News: Plymouth Cars in Ads, Jameson Whiskey App, Pink Floyd EMI

PlymouthSome items from the headlines, and files:

  • We happened to notice that the Plymouth brand has been getting an “Old Fashioned” bit of exposure in the new Bacon & Blue ad for Wendy’s. The ad is getting some great airtime, pleasing us Mopar fans to no end. I believe its a 1969 Belvedere, but so many of the late 1960s Chrysler cars (in fact almost all Chrysler cars) were quite badge engineered and so I am not quite sure exactly which mid-sized  model it is. Suffice to say (what does suffice to say actually mean?) Plymouths satisfy me in a way that other cars do not. Perhaps it was the yellow Fury III sedan that we had growing up? Or the Plymouth Cricket? Or the Plymouth Volare? Or the best reason…I can recall our neighbor, Buddy Gifford, who had Green-Gifford Chrysler Plymouth in Norfolk. A great man, who drove great cars, including a rather stylin’ green Imperial, and New Yorker.
  • The Palo Alto-based web dev company Adnectar has developed a St. Patrick’s Day Facebook App for the IrJameson Irish Whiskeyish whiskey Jameson. It allows folks to vote for their favorite version of the drink. Jameson is a unit of Pernod Ricard USA, and the largest subsidiary of Paris, France-based Pernod Ricard SA. Pernod brands include The Glenlivet Single Malt Scotch Whisky, Chivas Regal Scotch Whisky, Seagram’s Extra Dry Gin, Beefeater Gin, Martell Cognac, Malibu, Kahlúa Liqueur, Hiram Walker Liqueurs, Pernod and Ricard; such superior wines as Jacob’s Creek and Brancott Estate; and champagnes and sparkling wines as Perrier-Jouët Champagne, G.H. Mumm Champagne and Mumm Napa wines.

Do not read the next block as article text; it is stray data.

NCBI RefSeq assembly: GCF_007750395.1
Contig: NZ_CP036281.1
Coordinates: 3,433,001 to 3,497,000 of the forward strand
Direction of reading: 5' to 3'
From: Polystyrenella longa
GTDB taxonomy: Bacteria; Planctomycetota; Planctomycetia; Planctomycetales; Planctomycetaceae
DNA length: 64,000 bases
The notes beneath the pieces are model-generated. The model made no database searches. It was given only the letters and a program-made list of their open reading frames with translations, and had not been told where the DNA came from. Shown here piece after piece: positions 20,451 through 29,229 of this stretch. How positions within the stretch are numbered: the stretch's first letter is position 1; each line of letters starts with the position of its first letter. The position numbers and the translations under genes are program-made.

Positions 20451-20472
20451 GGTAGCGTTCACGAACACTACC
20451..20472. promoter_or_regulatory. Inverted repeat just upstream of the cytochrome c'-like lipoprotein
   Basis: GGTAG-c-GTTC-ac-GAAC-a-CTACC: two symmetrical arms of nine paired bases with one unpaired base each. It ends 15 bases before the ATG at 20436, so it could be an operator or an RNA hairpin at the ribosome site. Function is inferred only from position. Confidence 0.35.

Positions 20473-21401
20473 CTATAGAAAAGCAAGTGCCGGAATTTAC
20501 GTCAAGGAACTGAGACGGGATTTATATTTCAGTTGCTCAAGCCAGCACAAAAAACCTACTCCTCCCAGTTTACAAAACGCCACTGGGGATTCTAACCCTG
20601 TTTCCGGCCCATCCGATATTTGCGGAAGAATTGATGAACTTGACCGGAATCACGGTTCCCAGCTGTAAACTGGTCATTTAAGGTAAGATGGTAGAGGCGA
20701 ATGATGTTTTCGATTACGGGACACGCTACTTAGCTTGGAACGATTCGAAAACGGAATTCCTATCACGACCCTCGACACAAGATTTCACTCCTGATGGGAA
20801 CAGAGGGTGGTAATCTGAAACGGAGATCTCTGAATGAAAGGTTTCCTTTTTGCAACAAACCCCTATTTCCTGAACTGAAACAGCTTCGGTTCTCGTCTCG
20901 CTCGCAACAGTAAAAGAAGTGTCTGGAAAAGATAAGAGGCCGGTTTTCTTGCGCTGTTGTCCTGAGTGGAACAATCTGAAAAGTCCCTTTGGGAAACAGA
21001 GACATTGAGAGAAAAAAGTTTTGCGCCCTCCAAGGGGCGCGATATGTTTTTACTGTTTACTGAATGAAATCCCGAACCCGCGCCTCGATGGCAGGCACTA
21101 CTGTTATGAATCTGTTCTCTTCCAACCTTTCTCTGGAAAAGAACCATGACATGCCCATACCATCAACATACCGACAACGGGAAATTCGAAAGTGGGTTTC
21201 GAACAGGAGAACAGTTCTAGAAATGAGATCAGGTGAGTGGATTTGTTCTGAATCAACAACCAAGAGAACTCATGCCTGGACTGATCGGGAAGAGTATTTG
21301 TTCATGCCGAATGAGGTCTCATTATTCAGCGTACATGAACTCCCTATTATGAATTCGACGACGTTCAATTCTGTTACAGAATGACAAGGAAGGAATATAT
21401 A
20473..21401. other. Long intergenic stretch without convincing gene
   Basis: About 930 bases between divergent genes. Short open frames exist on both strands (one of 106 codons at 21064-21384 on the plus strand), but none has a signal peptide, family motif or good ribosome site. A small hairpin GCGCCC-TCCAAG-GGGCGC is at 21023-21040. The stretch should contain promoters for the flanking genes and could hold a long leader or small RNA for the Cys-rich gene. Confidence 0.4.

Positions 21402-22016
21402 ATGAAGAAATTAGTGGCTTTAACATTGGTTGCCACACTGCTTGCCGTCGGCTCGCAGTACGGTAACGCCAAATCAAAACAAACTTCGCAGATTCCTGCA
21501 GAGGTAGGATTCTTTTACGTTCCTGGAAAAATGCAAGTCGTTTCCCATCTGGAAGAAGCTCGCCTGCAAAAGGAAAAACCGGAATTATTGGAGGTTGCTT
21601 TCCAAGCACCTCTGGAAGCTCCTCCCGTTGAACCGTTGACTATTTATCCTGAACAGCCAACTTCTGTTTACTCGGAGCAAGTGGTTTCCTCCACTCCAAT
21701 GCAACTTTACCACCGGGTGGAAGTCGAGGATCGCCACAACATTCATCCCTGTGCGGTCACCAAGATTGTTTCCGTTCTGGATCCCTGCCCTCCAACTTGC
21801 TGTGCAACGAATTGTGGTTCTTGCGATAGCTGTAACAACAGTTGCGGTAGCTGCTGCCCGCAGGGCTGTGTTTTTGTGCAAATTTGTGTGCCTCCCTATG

• The news that EMI lost a suit brought by Pink Floyd is astounding. The suit said that the band had contracted with EMI to only sell albums, not singles. To any fool who knows anything about music, Pink Floyd’s appeal is its albums. My question is for its owners, Terra Firma, and the banks like Citibank, that lent it money. Putting aside the obvious merits of Pink Floyd’s case, the question is thus. How do you expect to attract any new talent to EMI when you have put in management that can’t figure out a way keep Pink Floyd happy? How do you know anything about music when you seek to sell Pink Floyd songs as Singles? What is obvious here is that the damage that these investment houses did to our institutions is far greater than imagined.

About the Author

  • Garland Pollard is publisher/editor of BrandlandUSA. Since 2006, the website has chronicled the history and business of America’s great brands. He has decades of experience across all media, including newspapers, TV, radio, magazines and the web.

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